Reform of China's armed forces is designed to develop capabilities and produce a leaner, modern fighting unit.
In the past 12 months, China has carried out a number of measures to streamline its armed forces and prepare them for the challenges posed by modern warfare.
The reform has resulted in the biggest overhaul of the People's Liberation Army for several decades. The PLA's senior governing bodies up to the level of the Central Military Commission were reshuffled, the regional command was reorganized and new units were established to prepare for wars in cyberspace and even space itself.
Looking back at the timeline, it seems clear that President Xi Jinping, who is also chairman of the commission, probably decided to revolutionize the armed forces when he was elected top leader in November 2012.
In November 2013, following nearly a year of preparations, a plenary session of the Central Committee of the Communist Party decided to reform the national defense system and the PLA.
In March the following year, the CMC established a group under Xi's control tasked with drawing up a roadmap for reform and guiding its implementation. In July 2015, an overall reform plan was approved by the top Party and military authorities.
The decision remained unpublicized until September 3, 2015, when a parade was held to mark the 70th anniversary of the end of World War II and the War of Resistance Against Japanese Aggression (1937-45). It was then that Xi announced that the number of troops would be reduced by 300,000. Almost every military observer at home and abroad was caught off guard, but they quickly realized that it was just the beginning of a new chapter in the PLA's history.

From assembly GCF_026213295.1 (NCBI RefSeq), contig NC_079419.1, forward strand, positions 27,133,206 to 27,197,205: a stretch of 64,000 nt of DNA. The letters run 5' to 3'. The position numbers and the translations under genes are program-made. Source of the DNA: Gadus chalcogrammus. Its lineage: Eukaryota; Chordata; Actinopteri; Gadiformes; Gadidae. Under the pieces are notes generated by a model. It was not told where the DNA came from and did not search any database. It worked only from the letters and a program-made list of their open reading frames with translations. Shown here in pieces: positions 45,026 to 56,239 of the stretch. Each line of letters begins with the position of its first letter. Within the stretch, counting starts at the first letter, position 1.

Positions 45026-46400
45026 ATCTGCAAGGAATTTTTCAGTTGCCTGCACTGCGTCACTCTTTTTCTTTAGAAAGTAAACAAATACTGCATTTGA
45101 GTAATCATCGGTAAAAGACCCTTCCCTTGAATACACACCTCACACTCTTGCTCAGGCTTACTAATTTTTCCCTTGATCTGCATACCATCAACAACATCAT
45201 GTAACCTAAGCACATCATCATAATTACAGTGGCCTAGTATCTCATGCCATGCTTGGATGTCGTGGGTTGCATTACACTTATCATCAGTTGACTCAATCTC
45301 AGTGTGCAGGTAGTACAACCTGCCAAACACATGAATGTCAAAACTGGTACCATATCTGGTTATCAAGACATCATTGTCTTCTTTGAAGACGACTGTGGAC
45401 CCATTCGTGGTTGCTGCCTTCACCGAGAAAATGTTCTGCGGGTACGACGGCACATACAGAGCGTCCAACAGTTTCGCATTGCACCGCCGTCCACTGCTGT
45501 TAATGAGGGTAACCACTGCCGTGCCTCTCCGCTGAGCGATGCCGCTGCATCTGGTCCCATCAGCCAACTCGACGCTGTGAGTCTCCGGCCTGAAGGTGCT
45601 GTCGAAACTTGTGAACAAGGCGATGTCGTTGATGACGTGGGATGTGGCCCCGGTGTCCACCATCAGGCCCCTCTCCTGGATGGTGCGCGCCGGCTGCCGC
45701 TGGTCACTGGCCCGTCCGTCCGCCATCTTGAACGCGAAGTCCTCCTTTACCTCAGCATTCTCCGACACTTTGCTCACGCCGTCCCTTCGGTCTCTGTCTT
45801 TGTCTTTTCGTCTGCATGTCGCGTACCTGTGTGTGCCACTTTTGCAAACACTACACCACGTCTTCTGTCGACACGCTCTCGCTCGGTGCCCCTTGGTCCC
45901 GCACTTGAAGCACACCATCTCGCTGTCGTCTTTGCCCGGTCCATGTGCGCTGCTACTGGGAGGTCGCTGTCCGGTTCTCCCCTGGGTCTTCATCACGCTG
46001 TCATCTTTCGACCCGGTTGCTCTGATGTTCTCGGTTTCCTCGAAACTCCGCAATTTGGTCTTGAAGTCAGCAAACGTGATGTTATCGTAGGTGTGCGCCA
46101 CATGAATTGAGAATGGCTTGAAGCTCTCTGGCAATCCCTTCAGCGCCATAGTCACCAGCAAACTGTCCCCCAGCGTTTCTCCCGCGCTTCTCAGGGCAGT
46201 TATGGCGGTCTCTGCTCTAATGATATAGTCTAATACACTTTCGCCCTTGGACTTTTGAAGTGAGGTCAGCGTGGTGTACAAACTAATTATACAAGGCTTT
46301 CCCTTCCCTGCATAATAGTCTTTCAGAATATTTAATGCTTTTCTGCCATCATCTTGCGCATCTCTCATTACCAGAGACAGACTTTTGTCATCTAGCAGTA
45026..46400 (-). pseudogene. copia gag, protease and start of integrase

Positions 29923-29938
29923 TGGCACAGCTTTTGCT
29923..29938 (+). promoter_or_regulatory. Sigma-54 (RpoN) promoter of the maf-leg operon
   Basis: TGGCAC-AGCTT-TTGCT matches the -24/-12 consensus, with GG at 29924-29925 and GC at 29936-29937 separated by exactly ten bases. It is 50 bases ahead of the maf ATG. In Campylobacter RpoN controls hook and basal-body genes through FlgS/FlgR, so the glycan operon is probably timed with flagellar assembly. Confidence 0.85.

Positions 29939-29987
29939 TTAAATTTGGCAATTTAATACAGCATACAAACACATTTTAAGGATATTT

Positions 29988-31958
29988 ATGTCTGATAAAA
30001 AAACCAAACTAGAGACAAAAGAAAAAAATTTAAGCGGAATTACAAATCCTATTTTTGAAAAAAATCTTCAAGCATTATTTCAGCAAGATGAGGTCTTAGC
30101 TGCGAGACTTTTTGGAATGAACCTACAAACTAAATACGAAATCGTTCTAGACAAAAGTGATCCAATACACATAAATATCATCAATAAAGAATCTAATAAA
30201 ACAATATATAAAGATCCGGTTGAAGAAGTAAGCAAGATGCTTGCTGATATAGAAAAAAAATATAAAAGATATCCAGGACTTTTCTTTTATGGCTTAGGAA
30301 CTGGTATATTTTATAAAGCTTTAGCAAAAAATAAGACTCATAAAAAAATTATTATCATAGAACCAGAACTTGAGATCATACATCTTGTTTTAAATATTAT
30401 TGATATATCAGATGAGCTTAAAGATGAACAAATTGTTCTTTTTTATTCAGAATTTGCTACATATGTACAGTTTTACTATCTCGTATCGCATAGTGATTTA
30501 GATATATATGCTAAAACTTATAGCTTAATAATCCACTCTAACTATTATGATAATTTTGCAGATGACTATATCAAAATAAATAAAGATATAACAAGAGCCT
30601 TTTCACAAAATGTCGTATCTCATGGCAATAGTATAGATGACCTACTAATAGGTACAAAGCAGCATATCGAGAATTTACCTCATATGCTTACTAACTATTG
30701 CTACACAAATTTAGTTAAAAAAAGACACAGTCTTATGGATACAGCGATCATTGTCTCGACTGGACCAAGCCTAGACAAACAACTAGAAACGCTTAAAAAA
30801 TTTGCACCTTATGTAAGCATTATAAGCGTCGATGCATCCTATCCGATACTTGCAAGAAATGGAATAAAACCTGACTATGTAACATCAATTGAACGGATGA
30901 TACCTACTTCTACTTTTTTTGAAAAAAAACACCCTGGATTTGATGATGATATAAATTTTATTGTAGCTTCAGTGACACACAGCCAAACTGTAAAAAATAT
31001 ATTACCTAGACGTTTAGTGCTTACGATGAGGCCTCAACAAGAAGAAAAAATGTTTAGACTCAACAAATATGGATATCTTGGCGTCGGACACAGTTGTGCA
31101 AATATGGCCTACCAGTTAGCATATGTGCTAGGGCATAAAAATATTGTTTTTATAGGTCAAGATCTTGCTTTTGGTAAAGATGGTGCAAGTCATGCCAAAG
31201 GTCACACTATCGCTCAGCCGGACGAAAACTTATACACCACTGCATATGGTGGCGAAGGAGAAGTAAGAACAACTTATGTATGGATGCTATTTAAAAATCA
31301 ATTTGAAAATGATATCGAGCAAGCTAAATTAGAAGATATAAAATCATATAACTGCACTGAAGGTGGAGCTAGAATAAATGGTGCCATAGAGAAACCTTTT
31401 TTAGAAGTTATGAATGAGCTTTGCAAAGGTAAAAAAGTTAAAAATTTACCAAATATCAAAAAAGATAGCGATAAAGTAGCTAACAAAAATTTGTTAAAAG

Chain of command
About three months later, the CMC unveiled a blueprint for what it referred to in an understated manner as the "latest round of reform of the national defense and armed forces". The blueprint pledged to establish a leaner and more efficient chain of command, to reduce the number of non-combatant personnel and departments, and to build the PLA into a force capable of winning modern wars, which are characterized by information warfare and joint operations. The goals should be achieved before 2020, the commission said.
Prior to the blueprint's publication, the commission organized 860 discussion groups and workshops, solicited the opinions of 690 civilian and military units and sought suggestions from nearly 3,000 officers and experts, according to the in-house PLA Daily.
The last day of 2015 saw the PLA Army Headquarters, the PLA Rocket Force and the PLA Strategic Support Force established - moves that formally started the historic shakeup.
The founding of the PLA Army Headquarters ended 88 years without a leading body for the Army, and also signaled the end of an era in which the unit dominated the other services and had the final word in military affairs.
Historically, the Army did not have its own headquarters because its units were under the direct control of the CMC, while the seven former regional commands oversaw the operations of Army units under their jurisdictions.
Zhang Junshe, a military strategy researcher with the PLA, said the establishment of the PLA Army Headquarters would help the military to resolve a number of long-standing problems related to the chain of command and improve its joint operation capabilities.
According to Du Wenlong, a senior researcher at the PLA Academy of Military Science, the rebranding of the Second Artillery Corps - which was formed in 1966 to control the country's ballistic missiles and used the word "artillery" as cover for its activities - to the unambiguously named PLA Rocket Force indicates that China is transparent and confident about displaying its true military capabilities to the world, and that the Rocket Force is expected to play a larger role in the future.
At the founding ceremony, Xi urged the Rocket Force to improve the nation's nuclear deterrence and counter-strike capacity, and also strengthen its medium- and long-range precision strike ability.